Five minutes of research on Google reveals more data about calamitous shifts in climate than you can possibly absorb over your morning coffee without suffering a mad desire to strangle BushCo for shunning the Kyoto Treaty like a goddamn child shuns humanitarian broccoli.And it took just thirty seconds of research on Google to find out that Bush Administration policies are responsible for Hurricane Katrina:
Well, the science is clear. This month, a study published in the journal Nature by a renowned MIT climatologist linked the increasing prevalence of destructive hurricanes to human-induced global warming.We Californians, even some Republicans like our Governor, are more enlightened about global warming because we have more at stake, or likely we're just smarter than those guys in Washington:
Now we are all learning what it’s like to reap the whirlwind of fossil fuel dependence which [Mississippi Governor Haley] Barbour and his cronies have encouraged. Our destructive addiction has given us a catastrophic war in the Middle East and--now--Katrina is giving our nation a glimpse of the climate chaos we are bequeathing our children.
"California needs to take action because it is particularly vulnerable to global warming," said Alan Lloyd, secretary of the state's Environmental Protection Agency. He cited a study published in June by the National Academy of Sciences that predicted global warming will have dire effects on the state. The study, carried out by 19 scientists at universities and research institutions, found that by 2070, the Sierra snowpack is likely to be reduced by 29 to 89 percent, causing a reduction in the state's water supply by as much as 30 percent, having a severe impact on the state's farms and ski areas and worsening urban smog.Agriculture, recreation, air quality---all harmed by the short-sighted policies of the Administration. So, what do we make of this (on the front page of Saturday's Chronicle)?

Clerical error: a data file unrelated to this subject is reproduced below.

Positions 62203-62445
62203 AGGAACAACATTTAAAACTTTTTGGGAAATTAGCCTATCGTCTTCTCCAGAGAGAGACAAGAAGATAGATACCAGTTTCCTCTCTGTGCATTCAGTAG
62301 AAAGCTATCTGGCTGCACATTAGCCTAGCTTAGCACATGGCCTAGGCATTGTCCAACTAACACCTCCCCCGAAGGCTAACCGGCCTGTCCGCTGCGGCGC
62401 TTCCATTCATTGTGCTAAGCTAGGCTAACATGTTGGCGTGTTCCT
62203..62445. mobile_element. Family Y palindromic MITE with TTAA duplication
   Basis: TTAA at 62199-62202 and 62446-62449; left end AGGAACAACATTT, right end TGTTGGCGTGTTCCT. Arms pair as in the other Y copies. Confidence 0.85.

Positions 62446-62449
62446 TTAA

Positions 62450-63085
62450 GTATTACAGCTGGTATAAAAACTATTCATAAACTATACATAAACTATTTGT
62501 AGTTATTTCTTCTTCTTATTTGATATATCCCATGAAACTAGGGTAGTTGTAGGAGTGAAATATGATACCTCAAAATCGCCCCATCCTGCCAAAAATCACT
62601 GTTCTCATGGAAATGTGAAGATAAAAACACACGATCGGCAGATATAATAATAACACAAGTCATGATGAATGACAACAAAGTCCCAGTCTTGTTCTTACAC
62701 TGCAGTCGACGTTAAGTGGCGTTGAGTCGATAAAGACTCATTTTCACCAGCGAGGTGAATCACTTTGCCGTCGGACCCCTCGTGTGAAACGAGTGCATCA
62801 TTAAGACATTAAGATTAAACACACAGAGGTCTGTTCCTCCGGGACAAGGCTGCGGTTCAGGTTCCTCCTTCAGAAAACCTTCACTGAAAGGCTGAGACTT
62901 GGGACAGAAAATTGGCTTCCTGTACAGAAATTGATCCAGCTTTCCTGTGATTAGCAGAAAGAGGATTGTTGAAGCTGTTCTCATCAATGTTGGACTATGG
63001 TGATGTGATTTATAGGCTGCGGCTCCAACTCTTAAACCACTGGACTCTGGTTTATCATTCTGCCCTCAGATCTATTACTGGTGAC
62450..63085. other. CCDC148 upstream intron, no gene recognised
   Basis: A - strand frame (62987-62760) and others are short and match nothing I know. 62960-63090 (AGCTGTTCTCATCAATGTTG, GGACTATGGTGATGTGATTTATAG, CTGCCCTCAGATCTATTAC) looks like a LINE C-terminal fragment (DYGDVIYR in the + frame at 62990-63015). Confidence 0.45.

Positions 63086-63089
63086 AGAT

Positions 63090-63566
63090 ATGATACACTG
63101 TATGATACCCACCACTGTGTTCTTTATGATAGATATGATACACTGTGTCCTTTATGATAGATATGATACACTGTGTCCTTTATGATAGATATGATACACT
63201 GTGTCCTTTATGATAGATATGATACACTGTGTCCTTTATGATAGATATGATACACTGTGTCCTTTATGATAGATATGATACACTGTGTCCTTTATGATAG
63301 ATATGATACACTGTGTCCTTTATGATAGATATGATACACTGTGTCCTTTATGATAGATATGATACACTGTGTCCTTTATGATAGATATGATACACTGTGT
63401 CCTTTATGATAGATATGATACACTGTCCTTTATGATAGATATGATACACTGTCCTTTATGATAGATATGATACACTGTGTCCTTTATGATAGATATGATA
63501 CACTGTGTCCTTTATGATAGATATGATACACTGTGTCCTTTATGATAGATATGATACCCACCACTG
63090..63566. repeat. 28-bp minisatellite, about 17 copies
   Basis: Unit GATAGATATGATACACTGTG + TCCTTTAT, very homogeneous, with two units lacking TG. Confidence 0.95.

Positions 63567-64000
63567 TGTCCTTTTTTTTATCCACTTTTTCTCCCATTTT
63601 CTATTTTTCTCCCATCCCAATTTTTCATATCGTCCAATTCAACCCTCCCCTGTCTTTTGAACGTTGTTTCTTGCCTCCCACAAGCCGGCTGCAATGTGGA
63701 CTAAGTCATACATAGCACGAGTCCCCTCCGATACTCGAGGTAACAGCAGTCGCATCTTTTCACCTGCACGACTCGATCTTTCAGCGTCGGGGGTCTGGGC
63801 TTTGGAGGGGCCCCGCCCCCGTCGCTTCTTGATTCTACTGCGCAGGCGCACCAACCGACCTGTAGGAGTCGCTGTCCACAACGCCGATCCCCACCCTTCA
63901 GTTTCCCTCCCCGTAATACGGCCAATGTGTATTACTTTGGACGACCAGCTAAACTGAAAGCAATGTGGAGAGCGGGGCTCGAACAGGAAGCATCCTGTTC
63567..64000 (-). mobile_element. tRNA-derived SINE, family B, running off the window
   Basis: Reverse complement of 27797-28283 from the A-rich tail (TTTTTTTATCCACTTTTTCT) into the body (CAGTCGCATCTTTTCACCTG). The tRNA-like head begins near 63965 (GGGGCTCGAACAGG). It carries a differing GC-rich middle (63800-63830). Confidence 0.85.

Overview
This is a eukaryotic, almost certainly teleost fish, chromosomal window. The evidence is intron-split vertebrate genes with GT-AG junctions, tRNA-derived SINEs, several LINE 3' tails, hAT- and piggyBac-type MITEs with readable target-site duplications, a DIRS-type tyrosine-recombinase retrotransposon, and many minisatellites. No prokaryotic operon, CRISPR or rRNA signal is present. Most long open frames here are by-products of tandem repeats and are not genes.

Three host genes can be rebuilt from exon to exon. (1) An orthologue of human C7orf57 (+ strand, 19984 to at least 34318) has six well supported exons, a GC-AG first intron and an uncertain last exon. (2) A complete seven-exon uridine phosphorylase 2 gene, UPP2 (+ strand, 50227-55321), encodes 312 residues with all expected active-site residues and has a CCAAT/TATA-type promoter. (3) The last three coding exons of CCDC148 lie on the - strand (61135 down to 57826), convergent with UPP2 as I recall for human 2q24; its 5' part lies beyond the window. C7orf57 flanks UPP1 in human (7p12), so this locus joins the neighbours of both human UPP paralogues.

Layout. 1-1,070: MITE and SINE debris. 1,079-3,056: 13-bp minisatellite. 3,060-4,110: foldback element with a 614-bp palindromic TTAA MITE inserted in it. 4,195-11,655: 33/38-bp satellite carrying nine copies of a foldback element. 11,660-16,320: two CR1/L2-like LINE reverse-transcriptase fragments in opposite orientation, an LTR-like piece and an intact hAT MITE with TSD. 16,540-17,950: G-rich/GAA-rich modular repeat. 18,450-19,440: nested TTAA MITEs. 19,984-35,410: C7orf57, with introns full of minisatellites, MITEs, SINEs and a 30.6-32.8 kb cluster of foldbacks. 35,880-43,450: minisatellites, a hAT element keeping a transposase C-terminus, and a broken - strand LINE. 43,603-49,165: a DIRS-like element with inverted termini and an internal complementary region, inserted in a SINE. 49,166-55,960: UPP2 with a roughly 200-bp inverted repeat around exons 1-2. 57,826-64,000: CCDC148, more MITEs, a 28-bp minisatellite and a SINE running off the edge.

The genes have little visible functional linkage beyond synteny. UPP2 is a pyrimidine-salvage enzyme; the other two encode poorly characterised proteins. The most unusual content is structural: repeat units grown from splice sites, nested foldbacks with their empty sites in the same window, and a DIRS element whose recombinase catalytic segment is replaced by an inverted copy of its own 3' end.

If California suddenly went dry, and no rain or snow fell for two straight years, the state would still have enough water to go around thanks to this year's wet winter, meteorologists and water experts said Friday.I'm looking forward to reading about how George Bush is responsible for this, too. © 2006 Stephen Yuen
The recent cold snap that blanketed the Sierra with snow, and even powdered Bay Area hills, is expected to leave the state flush with water for the foreseeable future.
The Sierra Nevada snowpack, which, to hydrologists, is a better holding tank than the biggest man-made reservoirs, has more water in it than even last year.
"We're in fat city, and I mean fat city!" exclaimed Mike Pechner, staff meteorologist for KCBS Radio. "This is a superb water year." "This will probably be some of the greatest spring skiing conditions in memory," Pechner said. "There is already a deep snowpack and prospects for more snow in the first part of April."
The extra snow means that, come spring, the rivers and streams will be flowing hard, great for fish and other wildlife.